We are constantly growing and expanding beings. We are always finding new problems, new and interesting things to do, and different and better ways to look at life and the world. If you move towards your dream and learn to cultivate your inner voice, you will spend much of your time in that happy place, but it won’t be all the time. The important thing to remember is that you will always be evolving, and that’s what makes life so beautiful and interesting. Embrace the growth and the change, and know that you are a remarkable, irreplaceable, and loved member of the world community. By taking the courageous step towards your dreams, you have done what so few people choose to do at this juncture in their lives. While other people may bury their deepest and most passionate desires, you will be living a life that excites and fulfills you.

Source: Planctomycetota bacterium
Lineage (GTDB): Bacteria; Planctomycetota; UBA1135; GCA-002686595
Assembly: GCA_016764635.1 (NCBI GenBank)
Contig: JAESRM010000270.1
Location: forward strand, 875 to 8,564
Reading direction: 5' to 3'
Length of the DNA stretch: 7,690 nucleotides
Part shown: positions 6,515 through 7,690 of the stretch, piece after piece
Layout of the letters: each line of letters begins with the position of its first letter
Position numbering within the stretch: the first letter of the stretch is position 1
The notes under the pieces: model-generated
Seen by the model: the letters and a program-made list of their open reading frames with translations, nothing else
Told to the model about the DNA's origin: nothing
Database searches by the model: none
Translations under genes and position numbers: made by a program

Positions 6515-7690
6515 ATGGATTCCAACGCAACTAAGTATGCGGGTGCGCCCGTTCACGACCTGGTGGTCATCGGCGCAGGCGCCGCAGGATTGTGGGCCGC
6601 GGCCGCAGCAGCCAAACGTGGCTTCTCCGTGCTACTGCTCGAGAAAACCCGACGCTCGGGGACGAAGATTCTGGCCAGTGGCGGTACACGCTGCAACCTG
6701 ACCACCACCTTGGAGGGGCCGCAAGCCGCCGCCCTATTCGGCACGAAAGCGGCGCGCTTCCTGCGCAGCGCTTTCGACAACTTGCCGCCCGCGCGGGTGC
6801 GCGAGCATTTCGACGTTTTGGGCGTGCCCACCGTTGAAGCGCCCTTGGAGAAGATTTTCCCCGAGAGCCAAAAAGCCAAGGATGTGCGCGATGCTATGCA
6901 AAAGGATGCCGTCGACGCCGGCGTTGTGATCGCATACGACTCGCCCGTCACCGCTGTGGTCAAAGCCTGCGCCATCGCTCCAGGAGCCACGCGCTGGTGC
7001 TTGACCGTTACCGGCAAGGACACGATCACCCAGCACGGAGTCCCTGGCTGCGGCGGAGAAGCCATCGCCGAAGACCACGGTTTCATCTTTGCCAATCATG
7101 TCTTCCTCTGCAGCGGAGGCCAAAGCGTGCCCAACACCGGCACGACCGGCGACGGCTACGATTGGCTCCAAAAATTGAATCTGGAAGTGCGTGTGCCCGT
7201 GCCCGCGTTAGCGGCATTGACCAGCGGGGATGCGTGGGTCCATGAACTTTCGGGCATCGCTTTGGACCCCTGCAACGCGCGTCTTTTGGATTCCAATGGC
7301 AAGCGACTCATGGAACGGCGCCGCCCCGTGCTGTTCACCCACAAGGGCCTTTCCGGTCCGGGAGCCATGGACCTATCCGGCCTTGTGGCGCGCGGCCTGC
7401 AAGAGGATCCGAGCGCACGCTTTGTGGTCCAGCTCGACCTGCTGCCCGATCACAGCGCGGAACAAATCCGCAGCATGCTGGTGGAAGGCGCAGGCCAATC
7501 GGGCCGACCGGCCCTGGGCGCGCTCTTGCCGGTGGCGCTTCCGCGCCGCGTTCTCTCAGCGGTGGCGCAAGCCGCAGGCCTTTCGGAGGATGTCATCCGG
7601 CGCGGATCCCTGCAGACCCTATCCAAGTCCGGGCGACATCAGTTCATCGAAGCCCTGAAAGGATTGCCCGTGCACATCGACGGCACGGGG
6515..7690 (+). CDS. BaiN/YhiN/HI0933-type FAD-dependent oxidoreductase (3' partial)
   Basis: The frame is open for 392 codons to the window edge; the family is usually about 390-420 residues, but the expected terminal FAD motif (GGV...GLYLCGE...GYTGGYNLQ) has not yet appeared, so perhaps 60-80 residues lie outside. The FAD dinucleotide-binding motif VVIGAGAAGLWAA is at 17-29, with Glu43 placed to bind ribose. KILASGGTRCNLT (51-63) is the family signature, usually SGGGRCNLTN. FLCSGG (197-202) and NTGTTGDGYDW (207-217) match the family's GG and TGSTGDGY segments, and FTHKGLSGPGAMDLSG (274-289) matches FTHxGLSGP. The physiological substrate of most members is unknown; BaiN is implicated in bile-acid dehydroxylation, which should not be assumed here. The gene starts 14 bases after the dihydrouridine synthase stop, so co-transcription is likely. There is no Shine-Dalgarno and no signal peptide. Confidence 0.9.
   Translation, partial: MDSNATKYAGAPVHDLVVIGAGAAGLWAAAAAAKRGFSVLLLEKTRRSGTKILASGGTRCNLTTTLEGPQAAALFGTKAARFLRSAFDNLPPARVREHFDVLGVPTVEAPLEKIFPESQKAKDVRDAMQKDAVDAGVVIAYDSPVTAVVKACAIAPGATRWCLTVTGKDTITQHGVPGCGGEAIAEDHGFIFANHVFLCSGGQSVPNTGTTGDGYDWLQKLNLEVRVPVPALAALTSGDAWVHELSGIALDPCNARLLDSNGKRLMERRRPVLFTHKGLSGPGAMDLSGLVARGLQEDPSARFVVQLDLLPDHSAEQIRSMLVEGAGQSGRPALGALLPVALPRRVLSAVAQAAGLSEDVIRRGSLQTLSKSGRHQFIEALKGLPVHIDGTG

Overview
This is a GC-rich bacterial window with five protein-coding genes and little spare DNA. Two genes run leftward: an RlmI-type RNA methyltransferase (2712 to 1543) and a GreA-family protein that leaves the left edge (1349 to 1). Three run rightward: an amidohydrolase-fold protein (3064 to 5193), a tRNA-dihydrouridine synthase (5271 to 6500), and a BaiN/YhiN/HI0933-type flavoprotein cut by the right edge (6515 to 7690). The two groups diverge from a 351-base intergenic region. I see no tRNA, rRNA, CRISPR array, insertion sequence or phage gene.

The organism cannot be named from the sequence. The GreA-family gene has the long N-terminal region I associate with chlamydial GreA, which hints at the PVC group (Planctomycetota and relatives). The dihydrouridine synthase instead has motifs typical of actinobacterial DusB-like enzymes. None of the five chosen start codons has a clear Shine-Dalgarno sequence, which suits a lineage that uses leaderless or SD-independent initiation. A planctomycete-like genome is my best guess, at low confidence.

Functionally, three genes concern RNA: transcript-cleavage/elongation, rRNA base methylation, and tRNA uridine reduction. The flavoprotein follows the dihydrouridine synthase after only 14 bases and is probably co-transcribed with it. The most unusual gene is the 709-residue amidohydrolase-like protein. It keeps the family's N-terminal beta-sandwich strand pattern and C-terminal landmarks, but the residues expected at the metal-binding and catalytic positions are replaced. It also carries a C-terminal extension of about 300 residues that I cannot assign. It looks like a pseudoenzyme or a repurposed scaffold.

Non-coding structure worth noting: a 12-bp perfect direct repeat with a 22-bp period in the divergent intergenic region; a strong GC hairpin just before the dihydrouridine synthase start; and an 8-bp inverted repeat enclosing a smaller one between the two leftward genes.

There IS a spark in the darkness of the quarter life crisis. To move forward, you must stoke the inner spark into raging fire that drives you past your doubts, over your fears, and beyond the naysayers. In the words of Buzz Lightyear, “To infinity, and beyond!”

**